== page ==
IA specialists should address the evolving nature of the social fabric of their country and of this planet as it becomes more cyber-Internet-electronically based. IA professionals need to understand both the critical technical underpinnings that come from this type of electronic environment and exactly how to defend and protect critical information infrastructure. They should support individual privacy rights and understand how privacy rights are affected by the increasingly interconnected banks of information about individuals and our activities and interests. As we become a global village for business, IA professionals should be able to cope with differing perspectives on information security and with a set of ethical decision-making principles for deciding how best to implement IA in various environments.
For More Details on Careers in Information Assurance
The author has prepared a document with FAQs about careers in IA plus an extensive list of print and online resources, available for download  (PDF format). This resource includes detailed appendices with books for beginners and advanced readers, online and electronic materials, live educational training courses, professional and educational organizations in the field (including international organizations), certifications, conferences, and major academic programs in the United States, Canada, Europe, and Australia.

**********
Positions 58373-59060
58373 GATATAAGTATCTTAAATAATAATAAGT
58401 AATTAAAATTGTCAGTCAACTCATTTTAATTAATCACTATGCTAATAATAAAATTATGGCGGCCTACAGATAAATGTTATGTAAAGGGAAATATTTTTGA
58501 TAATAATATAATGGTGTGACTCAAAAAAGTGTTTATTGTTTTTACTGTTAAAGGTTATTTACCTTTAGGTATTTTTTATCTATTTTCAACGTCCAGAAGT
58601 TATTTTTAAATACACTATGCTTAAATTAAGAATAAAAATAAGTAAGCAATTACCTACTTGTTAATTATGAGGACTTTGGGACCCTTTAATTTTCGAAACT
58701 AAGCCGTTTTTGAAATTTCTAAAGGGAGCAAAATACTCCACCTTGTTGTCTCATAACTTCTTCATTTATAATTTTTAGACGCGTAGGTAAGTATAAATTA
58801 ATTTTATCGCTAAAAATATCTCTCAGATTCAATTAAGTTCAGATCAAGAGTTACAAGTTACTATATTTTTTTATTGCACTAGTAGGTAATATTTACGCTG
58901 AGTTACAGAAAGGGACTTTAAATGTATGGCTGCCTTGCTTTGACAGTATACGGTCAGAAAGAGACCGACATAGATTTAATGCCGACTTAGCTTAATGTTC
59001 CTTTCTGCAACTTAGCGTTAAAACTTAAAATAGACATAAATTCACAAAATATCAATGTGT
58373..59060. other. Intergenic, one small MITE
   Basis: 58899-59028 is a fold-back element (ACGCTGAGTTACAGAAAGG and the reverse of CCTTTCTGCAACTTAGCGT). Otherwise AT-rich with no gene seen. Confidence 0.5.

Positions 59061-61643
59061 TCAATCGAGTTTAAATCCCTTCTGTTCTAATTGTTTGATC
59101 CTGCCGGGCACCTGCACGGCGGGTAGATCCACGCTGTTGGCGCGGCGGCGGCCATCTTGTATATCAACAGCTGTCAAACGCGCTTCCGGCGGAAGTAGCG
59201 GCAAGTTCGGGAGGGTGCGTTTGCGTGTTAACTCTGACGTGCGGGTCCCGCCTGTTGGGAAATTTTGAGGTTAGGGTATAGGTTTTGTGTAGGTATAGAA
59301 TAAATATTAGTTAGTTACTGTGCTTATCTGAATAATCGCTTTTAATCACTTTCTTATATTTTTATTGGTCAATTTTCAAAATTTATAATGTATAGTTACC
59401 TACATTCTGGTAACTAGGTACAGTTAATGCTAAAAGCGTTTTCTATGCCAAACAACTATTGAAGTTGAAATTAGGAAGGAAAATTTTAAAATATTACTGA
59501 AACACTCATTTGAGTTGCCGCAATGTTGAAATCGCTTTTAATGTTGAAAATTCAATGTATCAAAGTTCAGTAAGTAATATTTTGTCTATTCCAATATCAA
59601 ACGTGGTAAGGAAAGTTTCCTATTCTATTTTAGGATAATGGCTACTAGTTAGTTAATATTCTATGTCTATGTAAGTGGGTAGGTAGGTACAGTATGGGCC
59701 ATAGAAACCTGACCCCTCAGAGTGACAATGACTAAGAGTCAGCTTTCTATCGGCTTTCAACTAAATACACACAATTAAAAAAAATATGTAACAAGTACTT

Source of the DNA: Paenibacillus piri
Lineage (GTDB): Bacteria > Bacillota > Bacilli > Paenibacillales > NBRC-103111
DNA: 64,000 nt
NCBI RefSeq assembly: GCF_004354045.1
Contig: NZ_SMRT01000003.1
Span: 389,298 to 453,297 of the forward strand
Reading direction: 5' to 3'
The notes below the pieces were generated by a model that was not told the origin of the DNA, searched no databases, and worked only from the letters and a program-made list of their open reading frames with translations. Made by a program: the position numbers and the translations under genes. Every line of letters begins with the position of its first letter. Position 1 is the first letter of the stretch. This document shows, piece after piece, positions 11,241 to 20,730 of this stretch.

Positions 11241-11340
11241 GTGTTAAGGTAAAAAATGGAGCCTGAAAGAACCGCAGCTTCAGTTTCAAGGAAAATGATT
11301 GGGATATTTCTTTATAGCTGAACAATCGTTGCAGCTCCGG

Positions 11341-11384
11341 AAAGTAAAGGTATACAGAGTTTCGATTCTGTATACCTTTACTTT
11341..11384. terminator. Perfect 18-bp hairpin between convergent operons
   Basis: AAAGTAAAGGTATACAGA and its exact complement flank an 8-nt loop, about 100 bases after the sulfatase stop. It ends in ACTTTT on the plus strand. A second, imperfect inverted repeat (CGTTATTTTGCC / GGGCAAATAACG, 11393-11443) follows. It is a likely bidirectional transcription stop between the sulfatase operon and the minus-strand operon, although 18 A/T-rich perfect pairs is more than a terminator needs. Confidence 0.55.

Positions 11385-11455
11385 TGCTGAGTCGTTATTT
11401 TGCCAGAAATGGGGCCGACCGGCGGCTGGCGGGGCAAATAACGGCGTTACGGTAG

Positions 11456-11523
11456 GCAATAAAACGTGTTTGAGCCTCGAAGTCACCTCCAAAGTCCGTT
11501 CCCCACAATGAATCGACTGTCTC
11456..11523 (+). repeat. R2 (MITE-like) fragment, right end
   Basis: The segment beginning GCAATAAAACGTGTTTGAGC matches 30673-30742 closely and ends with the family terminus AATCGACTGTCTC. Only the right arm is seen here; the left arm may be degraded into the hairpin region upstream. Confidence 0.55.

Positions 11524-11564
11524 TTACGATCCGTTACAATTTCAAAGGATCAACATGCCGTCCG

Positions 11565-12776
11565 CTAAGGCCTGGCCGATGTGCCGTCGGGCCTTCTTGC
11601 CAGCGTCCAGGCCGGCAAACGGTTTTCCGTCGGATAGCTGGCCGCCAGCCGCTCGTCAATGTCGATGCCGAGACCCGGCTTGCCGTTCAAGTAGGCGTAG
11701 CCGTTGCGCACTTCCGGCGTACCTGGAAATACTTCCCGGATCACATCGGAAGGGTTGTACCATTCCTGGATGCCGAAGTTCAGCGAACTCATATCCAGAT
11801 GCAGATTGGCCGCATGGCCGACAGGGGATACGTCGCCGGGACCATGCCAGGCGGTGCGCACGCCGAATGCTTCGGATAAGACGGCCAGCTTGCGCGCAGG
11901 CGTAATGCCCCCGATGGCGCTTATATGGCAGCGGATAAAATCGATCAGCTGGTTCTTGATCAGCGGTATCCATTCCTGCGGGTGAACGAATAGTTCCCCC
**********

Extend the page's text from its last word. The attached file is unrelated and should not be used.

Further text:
M. E. Kabay , Ph.D., CISSP, is associate professor of information assurance and program director of the MSIA and BSIA programs in the Division of Business and Management at Norwich University in Northfield, Vermont.
1 This view has been articulated particularly well by famed cryptographer and security evangelist Bruce Schneier; see for example "The Process of Security," his Cryptorhythms column for April 2000 in Information Security Magazine at http://infosecuritymag.techtarget.com/articles/april00/columns_cryptorhythms.shtml 
2 D. B. Parker, Fighting Computer Crime: A New Framework for Protecting Information (John Wiley & Sons, New York, 1998). ISBN 0-471-16378-3. xv + 500 pp; index.
3 W. J. Clinton, National Plan for Information Systems Protection (2000). http://www.fitug.de/news/newsticker/old/2000/newsticker080100183647.html 
4 See for example the U.S. House of Representatives Report 107-355 Part 1: Cyber Security Research and Development Act, §II (Background and Need for Legislation). http://thomas.loc.gov/cgi-bin/cpquery/0?&&dbname=cp107&&&r_n=hr355p1.107&&sel=DOC& 
5 President and chief research officer at Foote Partners, http://www.footepartners.com/ 
6 J. Mears, Cautious growth: As IT hiring slowly increases, employers seek security, Web services, Linux and business skills. NetworkWorldFusion, 16 February 2004. http://napps.nwfusion.com/careers/2004/0216man.html 
7 This section is a summary of a longer paper. For more details, see M. E. Kabay, What's important for information security: A manager's guide (2004). http://www2.norwich.edu/mkabay/infosecmgmt/mgrguidesec.pdf